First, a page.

Improving the health of all and reducing inequalities requires a renewed focus on the actual physical environment of schools. Two studies, conducted in North America, highlight the link between pollution in the school environment and educational success (reading and mathematics assessments, behavioural incidents and absence). These studies examine the influence of traffic pollution on the one hand and industrial sites on the other.
Educational success and the factors that influence it are major public health issues. Indeed, the research data show that the level of education strongly influences health. As the OECD report on health-related learning points out,
“This is not primarily a question of providing more specific health-based learning but of recognising and investing in the wider impact of general learning in education contexts through the lifecourse.”
(http://www.oecd.org/education/innovation-education/37437718.pdf, page 176). The first priority for improving health and reducing inequalities is to ensure that all students are in school and that succed. Health goals are inseparable from educational goals; schools that promote health are first and foremost schools where the quality of education provided to students is high.
Alongside the issues of school management, family and community links, the availability of medical and social services in the school environment, and teaching (general knowledge and skills, health education pathways), the physical and social environment is a determinant of students’ educational success. Indeed, children and young people spend 40% of their awake time at school. Factors related to the surrounding air, ventilation, lighting, noise, sanitary facilities, cleanliness of the premises and catering are key elements of successful education.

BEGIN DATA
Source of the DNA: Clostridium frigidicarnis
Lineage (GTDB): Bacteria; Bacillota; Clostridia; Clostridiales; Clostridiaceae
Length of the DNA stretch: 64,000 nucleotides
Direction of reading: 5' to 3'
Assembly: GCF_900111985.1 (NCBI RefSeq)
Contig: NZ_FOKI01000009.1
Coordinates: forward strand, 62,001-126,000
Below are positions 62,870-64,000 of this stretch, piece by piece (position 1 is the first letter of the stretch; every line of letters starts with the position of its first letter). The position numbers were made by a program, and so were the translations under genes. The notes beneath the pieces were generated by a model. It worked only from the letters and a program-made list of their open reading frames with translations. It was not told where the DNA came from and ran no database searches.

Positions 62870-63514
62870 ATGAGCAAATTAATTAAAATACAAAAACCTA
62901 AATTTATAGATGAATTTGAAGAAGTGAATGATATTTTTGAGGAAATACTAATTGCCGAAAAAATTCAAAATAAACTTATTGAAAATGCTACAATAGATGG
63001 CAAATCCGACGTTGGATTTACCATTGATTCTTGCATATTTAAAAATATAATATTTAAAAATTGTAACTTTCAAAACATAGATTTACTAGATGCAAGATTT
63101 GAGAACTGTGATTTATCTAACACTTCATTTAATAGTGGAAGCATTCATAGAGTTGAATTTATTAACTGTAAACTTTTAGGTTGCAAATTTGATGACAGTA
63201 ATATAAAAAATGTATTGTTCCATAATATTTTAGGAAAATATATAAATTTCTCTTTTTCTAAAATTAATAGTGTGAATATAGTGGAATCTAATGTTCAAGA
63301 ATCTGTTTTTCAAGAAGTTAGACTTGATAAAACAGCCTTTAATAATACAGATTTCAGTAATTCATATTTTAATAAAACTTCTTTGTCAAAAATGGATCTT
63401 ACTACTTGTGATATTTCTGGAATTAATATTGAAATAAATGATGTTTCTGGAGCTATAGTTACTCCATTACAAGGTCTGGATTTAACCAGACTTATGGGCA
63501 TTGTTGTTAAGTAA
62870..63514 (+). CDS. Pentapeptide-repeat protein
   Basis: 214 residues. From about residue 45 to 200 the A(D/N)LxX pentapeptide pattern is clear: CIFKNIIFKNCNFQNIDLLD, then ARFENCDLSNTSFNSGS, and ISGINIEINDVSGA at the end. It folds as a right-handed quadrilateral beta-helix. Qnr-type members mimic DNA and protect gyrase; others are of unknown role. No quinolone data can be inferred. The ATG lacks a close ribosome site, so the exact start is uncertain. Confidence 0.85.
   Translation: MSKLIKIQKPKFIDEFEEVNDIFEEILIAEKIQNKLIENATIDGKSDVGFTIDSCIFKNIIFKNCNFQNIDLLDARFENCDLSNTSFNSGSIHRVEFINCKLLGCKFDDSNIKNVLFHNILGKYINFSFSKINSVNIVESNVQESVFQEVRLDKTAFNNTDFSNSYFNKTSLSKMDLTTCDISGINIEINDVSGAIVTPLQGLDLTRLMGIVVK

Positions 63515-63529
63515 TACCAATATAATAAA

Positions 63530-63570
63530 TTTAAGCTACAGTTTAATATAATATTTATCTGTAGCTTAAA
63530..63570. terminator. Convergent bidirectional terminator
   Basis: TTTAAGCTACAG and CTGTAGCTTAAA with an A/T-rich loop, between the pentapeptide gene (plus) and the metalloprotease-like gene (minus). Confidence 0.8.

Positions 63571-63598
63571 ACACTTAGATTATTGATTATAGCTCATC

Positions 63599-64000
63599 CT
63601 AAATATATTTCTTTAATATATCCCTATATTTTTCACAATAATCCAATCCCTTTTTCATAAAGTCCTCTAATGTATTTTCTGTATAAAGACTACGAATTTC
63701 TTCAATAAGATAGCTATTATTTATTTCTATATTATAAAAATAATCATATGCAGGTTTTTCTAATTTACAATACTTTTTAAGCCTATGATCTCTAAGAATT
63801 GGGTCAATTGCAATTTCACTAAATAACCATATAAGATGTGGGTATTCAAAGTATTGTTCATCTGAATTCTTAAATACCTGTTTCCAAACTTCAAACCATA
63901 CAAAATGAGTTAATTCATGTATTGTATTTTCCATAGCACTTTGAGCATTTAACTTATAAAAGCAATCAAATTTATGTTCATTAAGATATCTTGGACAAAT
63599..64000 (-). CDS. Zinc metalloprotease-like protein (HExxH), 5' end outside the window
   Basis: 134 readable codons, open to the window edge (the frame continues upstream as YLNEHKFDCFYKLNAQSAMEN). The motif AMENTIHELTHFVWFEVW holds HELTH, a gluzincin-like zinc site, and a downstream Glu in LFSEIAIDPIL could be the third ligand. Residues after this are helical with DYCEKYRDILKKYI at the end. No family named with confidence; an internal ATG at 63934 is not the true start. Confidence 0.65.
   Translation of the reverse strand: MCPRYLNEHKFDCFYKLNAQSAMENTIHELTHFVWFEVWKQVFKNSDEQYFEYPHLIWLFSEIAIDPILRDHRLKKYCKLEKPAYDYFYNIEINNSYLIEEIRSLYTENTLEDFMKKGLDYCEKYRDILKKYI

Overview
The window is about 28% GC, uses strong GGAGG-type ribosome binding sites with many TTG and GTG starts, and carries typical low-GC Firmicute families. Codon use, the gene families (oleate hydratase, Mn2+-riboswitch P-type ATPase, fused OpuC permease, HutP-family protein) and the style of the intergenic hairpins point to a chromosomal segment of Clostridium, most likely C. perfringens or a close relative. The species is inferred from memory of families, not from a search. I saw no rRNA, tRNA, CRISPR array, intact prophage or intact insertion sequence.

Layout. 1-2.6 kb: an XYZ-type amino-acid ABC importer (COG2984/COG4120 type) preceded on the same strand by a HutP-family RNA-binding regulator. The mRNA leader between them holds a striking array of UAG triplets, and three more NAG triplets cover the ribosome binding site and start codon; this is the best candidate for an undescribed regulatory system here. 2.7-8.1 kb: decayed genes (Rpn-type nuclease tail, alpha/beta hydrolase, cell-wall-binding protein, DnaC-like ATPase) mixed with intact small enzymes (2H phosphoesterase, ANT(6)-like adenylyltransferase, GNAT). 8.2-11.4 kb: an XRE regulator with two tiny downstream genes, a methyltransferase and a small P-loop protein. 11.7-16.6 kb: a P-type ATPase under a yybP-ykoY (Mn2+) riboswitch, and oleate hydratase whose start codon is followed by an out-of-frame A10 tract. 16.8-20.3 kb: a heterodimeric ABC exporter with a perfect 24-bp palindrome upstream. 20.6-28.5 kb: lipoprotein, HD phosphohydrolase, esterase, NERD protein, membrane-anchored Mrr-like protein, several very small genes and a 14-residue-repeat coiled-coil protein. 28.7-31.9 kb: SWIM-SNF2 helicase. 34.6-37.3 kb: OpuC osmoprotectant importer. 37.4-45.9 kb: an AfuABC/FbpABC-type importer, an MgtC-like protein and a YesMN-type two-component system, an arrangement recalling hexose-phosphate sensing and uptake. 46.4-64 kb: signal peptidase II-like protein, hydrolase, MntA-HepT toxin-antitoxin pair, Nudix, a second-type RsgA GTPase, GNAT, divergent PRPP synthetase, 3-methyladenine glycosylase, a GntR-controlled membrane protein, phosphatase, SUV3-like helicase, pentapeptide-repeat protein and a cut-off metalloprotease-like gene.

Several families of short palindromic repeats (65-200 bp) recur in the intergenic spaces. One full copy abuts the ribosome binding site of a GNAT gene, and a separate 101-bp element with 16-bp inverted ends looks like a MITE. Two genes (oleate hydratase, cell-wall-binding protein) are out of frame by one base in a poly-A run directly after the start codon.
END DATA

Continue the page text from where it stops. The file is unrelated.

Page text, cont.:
Local and regional authorities are making considerable efforts in this area, particularly with regard to school canteens and sanitary facilities. As far as pollution is concerned, we are only just at the beginning of an ongoing process that ought to bring about a new way of thinking about the educational ecosystem. In fact, school spaces welcome children and young people, i.e. individuals in the process of development, people whose nervous system and other biological systems are in the maturation state. The long-term impact of social and environmental factors is much greater than it is for adults. Approaches to the organization of schools must be based on research evidence on both exposure and impact on young people.
Promoting the health of children and young people means giving them the knowledge, skills and culture to take responsibility for their own health and to contribute collectively to social change for health. This can only be achieved if every student is provided with an appropriate school environment. This is all the more decisive as inequalities in housing already affect the most socially vulnerable children. It is therefore crucial to build an alliance (researchers, States, local authorities, professionals, associations, parents, students, etc.) to take action on the school environment and to prevent schools from contributing to an increase in the deleterious effects of some environmental factors on education and health.